It is also a living religion, with millions of adherents who may not be thrilled to find their spirituality used as some writer's local color. Not to mention American readers (black and otherwise) who may object to yet another tale of natives casting dat ol' jungle juju on the white folks. There's a very good chance those people are going to find your story an offensive rehash of some toxic stereotypes. This is a culture which has been the subject of books like Cannibal Cousins and movies like I Walked with a Zombie. Your "voodoo curse" has a long literary history and we have no reason to expect your witch doctor plot device will be any better than the many which have come before it and the many which are yet to be penned.

Let's assume you don't want to repeat those tired and ugly cliches. You want to treat the issue fairly and use Vodou respectfully. You want to have an accurate backdrop upon which you can present your narrative.

If you are going to set your story in Saint-Domingue, you will need to talk about race and class. Is your cursed protagonist white, black or mulatto? Is she the daughter of a plantation owner or the wife of a poor French artisan? Is she a dark skinned fieldhand in love with a brave runaway or the quadroon mistress of a dashing French soldier? People who complain that Americans are race-obsessed. We've got nothing on a culture which regularly used terms like "quadroon," "mulatto" and "octaroon" to define people. Your character's race and social status are going to determine how she interacts with everyone else in Saint-Domingue and how she gets cursed. Because these topics are controversial, because some of us like to believe we live in a postracial society while others know all too well we don't, you're going to have many opportunities to piss people off.

Are you ready to deal with the sexual politics on an island where slaves were considered their master's property? It was not uncommon for a black slave to endure repeated rapes by her owner, combined with ongoing brutal abuse from his resentful wife. Most young white men on the island had one or more mulatto mistresses, with whom they dallied until their return to France and a pre-arranged marriage. During the Revolution, as in many wars, rape was a tool of degradation and conquest. If your heroine doesn't experience this firsthand she will certainly be dealing with women who have. You really can't write a story set in Saint-Domingue with a female protagonist and not address this issue. And if you don't handle it sensitively you're going to end up with the bastard child of Gone with the Wind and Fifty Shades of Grey.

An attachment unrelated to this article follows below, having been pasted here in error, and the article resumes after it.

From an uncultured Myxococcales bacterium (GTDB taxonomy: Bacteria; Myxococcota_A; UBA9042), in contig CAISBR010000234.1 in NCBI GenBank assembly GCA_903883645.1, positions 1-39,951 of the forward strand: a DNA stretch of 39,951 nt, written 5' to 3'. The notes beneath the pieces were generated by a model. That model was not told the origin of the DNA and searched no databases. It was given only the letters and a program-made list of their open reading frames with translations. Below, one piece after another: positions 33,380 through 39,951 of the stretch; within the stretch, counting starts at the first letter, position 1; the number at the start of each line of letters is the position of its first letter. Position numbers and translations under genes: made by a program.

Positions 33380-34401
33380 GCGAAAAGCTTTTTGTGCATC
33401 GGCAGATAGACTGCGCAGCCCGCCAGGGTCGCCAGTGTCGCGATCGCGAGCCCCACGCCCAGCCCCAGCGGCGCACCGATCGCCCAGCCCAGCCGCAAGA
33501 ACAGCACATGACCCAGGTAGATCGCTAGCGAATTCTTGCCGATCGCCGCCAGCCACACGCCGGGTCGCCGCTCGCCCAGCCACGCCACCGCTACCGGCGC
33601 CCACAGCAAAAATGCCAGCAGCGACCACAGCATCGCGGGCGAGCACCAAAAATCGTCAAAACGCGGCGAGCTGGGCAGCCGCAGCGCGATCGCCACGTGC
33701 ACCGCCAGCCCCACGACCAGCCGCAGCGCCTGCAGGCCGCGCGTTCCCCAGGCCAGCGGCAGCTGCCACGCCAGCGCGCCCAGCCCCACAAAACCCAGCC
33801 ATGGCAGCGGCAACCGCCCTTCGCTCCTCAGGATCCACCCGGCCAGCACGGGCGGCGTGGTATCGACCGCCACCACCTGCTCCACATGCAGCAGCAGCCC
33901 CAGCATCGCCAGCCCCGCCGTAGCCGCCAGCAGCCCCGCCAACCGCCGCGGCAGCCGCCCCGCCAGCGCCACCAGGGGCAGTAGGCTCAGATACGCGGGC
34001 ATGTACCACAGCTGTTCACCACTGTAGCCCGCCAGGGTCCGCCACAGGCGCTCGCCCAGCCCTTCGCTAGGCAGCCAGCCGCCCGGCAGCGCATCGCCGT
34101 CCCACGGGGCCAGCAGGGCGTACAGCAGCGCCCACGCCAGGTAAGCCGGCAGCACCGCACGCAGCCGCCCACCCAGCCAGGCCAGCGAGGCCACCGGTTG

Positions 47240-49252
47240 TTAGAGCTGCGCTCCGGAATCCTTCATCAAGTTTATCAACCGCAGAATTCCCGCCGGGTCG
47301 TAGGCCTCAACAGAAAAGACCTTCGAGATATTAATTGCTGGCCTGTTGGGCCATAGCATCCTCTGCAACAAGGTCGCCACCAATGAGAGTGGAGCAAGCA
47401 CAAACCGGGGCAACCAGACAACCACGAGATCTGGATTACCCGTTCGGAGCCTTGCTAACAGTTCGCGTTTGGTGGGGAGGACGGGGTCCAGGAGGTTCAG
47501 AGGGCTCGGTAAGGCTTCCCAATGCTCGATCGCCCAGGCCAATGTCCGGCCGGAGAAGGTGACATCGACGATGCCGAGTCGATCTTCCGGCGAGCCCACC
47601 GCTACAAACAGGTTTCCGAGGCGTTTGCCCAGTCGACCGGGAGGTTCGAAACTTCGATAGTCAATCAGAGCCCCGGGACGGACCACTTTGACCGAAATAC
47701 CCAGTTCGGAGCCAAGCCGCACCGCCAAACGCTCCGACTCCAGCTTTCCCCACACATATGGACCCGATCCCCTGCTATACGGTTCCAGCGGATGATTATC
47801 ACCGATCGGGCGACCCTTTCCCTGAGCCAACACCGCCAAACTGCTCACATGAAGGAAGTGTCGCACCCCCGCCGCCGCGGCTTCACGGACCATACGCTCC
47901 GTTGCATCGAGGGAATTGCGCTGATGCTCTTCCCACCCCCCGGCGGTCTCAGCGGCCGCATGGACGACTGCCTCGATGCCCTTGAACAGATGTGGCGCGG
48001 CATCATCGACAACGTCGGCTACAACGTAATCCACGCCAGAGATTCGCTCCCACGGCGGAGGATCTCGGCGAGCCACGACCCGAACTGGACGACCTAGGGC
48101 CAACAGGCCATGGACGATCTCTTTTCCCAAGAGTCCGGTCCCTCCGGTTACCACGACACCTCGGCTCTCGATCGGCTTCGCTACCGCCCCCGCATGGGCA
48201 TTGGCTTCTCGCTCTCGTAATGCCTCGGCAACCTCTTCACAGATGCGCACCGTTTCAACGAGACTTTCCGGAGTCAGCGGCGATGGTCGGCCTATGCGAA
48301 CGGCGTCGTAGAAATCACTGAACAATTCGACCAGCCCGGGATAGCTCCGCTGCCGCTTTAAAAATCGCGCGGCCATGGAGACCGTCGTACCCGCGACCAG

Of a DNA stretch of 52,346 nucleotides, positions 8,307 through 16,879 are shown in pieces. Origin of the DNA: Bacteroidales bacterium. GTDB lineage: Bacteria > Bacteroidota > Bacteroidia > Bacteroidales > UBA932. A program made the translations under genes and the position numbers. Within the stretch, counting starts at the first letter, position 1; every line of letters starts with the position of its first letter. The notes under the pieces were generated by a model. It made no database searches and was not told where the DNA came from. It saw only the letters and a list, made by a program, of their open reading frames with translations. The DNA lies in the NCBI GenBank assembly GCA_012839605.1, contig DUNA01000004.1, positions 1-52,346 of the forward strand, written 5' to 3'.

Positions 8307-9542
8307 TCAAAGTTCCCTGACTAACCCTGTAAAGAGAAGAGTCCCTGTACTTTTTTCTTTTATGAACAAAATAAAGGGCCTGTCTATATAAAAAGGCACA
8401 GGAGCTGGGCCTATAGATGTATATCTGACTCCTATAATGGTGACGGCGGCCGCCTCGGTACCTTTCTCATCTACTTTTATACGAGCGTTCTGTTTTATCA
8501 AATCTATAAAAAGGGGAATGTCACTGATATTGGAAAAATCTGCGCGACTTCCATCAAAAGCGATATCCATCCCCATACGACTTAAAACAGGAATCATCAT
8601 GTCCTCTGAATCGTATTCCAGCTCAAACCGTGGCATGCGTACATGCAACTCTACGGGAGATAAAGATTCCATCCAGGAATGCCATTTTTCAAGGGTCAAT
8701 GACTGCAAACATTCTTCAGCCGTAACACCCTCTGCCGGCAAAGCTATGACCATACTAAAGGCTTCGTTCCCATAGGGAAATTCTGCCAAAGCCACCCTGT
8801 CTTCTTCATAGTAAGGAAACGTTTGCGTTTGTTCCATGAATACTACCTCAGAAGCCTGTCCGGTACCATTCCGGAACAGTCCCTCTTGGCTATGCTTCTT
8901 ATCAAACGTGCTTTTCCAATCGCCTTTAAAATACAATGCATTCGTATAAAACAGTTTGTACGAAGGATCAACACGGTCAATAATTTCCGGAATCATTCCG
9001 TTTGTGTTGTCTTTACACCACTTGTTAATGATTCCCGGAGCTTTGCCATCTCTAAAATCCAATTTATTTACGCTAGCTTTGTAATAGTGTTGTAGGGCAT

Of course, you don't have to take my advice. Quite a few people will tell you I am overly sensitive, that I should lighten up and stop taking things so seriously. You can certainly write and probably even sell a story featuring a dreadlocked savage with rattle in hand and bone in nose, complete with bare-breasted black women gyrating to the primitive drumbeat. For all the talk about humorless liberals stifling free speech, there is no shortage of outrageously offensive, exploitative and stupid material available in every medium. There's no law mandating that you show concern to the feelings of the Haitian people and their culture: there's no requirement that you act with sensitivity or avoid stereotypes which should have faded with the last minstrel show.

On the other hand, you did ask for advice concerning your story and voodoo, and so here we are.

TL/DR: If you're going to write about Vodou and the Haitian Revolution do your research and get at least a basic understanding of its history and the underlying social and cultural issues. Otherwise, set your story somewhere else and spare everybody the mess.